If any of this year’s legislative bills was a no-brainer for easy passage and then approval by Gov. Jerry Brown, it was Senate Bill 568, sponsored by Democratic state Sen. Ricardo Lara of East Los Angeles.
No one at all, in Sacramento or anywhere else, argues with the premise behind this new law: California has long had far less influence in choosing America’s presidents than it should, principally because it has had virtually no role in vetting nominees of the two major parties.
More than 12 percent of the American people have been essentially disenfranchised for almost half a century, while small states like South Carolina and Wyoming gained influence. The tail has wagged the dog for decades, most recently giving the nation and world President Donald Trump.
Because the last couple of presidential primary elections here were held in June, the outcome in both parties was determined long before either party’s campaign reached this Golden State. Candidates came here only to tap wealthy donors for campaign funds. Billionaire Californians might have had some influence, but not ordinary voters.
This has mostly been the California situation since 1972, when South Dakota Sen. George McGovern beat Minnesota’s Sen. Hubert Humphrey in their Democratic contest to run against then-President Richard Nixon, a former Republican senator from Whittier.
No subsequent California primary in either party provided anyone with a decisive, or even significant edge. The closest to it came in 2008, when Hillary Clinton beat Barack Obama in the Democratic primary here in mid-March, the victory keeping her hopes alive two more months when they’d have died much sooner had she lost here.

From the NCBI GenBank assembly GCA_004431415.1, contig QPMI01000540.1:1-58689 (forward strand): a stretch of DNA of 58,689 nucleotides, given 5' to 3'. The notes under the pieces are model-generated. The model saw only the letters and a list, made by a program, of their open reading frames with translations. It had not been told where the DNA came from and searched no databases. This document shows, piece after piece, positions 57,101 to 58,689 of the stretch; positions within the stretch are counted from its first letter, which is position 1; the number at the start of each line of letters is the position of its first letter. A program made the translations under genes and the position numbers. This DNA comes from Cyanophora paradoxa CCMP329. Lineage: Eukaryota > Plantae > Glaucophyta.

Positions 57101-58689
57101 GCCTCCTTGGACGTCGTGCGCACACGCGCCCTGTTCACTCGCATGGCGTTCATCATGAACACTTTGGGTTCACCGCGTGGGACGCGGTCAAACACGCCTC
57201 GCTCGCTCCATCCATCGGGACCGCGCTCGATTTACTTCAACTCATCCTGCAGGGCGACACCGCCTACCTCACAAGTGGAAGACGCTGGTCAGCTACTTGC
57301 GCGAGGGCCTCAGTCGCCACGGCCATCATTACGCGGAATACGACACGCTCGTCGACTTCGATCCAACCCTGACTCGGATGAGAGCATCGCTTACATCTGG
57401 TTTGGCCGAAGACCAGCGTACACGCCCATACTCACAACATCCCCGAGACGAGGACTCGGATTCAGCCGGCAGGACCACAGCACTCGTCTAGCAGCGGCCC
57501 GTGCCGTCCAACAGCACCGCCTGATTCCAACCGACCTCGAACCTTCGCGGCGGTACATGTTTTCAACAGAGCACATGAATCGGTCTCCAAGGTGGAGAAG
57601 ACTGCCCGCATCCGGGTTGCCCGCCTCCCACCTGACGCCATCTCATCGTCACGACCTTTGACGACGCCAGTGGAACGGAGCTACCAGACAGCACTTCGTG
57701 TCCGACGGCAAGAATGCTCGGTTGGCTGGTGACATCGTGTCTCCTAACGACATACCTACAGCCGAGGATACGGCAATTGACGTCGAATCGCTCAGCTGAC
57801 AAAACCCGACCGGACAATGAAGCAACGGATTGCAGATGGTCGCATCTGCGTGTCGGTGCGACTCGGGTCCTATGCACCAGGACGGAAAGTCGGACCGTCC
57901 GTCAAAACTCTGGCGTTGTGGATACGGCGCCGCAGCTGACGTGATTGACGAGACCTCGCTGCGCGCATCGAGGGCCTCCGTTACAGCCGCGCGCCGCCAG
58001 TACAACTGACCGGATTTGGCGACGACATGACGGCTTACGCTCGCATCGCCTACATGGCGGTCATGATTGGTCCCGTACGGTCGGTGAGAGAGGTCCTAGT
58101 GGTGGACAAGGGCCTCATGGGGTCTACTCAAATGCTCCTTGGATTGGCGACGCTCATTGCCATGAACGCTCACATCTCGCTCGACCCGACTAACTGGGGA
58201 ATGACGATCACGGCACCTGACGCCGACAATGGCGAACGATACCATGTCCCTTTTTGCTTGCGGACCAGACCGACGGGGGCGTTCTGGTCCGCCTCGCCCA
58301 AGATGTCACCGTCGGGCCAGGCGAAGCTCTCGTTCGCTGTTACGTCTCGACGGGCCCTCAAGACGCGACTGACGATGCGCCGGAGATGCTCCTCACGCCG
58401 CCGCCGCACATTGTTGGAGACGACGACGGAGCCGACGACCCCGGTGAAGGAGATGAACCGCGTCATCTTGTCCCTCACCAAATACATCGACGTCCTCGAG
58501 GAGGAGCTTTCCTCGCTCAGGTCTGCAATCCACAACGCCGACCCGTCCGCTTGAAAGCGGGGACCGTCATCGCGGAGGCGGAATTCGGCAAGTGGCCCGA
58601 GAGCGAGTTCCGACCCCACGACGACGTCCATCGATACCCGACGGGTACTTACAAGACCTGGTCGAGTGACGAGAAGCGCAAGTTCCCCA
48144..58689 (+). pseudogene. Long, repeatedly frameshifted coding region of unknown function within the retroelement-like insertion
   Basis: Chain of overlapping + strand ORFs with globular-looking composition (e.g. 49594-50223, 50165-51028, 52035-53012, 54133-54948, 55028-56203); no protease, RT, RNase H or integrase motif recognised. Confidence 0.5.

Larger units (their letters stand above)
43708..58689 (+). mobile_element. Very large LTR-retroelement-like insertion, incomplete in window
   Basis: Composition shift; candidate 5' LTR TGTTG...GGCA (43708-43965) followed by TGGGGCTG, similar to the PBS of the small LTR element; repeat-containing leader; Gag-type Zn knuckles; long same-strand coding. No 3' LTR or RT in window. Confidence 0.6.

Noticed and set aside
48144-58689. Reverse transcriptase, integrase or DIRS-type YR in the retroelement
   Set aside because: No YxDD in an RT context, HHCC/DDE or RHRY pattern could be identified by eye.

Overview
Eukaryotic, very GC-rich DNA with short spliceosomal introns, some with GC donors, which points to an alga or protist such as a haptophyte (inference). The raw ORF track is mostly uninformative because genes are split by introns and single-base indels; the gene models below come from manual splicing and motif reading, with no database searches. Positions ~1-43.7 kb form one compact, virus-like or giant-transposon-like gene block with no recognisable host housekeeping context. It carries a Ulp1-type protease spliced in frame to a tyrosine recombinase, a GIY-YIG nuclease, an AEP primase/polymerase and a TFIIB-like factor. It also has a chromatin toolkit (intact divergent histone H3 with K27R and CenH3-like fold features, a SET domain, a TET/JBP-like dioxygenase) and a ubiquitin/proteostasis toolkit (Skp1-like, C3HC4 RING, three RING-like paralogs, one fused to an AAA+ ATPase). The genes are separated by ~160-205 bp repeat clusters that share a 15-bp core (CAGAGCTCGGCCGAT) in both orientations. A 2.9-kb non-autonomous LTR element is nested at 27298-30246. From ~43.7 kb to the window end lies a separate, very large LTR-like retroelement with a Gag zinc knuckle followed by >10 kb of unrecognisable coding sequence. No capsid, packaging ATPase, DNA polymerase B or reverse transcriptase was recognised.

That wasn’t enough to satisfy anyone, so legislators and Brown threw up their hands and opted to return to the state’s traditional early June date.
But plenty of Californians remained unsatisfied, and the notion of an early primary was revived this year, in the form of Lara’s bill.
As first written, this measure held great promise. It moved the entire California primary up into March, contests for state offices coinciding with the presidential vote. And it gave future governors the ability to move the vote up even farther if other states tried to steal California’s thunder by moving their own votes ahead of California.
Earlier efforts to gain influence with mid-March votes in the 1990s and early 2000s were stymied when other states either moved their primaries ahead of California or shifted to the same date, which became a widespread Super Tuesday.
To prevent that, Lara wrote that new provision into his bill: If other states moved up, the California vote could be switched to a date as early as two weeks after New Hampshire’s first-in-the-nation primary, whose status is written into the rules of both major parties.
That, he thought, could discourage other states from once again stealing California’s influence.
But lawmakers amended this provision out when county voting registrars said they need certainty years in advance, that a shift even six months prior would make things too difficult for them. So California remains open to the same kind of frustrating one-upsmanship as in previous efforts to move the primary up.
The provision never should have been removed. The good news is that it can come back in next year’s legislative session, when voters will be more politically conscious than this year because of the upcoming mid-term elections.